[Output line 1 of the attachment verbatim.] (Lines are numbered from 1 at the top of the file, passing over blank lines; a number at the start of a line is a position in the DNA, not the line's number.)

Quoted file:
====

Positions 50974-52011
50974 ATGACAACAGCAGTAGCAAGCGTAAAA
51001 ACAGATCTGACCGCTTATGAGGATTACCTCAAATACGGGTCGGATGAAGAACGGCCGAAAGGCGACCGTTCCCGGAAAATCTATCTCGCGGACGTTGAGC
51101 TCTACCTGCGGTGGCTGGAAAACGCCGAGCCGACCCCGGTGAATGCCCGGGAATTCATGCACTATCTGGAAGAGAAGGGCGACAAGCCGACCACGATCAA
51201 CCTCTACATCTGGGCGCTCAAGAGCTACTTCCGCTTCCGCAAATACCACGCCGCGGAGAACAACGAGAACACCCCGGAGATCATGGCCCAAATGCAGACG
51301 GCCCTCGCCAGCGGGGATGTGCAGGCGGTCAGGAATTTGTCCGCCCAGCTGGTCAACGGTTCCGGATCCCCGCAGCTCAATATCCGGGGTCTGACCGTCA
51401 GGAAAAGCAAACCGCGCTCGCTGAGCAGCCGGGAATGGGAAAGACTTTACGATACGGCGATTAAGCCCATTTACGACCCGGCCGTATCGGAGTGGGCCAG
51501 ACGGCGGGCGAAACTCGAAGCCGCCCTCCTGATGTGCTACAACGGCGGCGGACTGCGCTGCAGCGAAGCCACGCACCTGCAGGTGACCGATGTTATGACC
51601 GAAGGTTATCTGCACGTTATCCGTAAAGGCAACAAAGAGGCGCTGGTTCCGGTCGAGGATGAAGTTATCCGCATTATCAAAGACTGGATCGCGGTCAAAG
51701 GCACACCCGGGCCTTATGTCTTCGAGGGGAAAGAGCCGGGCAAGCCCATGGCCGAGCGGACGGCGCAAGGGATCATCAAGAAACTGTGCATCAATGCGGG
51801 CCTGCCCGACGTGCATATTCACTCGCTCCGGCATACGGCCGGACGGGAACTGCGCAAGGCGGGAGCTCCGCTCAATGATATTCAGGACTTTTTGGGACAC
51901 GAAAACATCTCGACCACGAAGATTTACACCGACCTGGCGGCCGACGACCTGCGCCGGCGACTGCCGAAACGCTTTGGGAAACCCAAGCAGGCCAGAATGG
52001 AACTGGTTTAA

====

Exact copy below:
Positions 50974-52011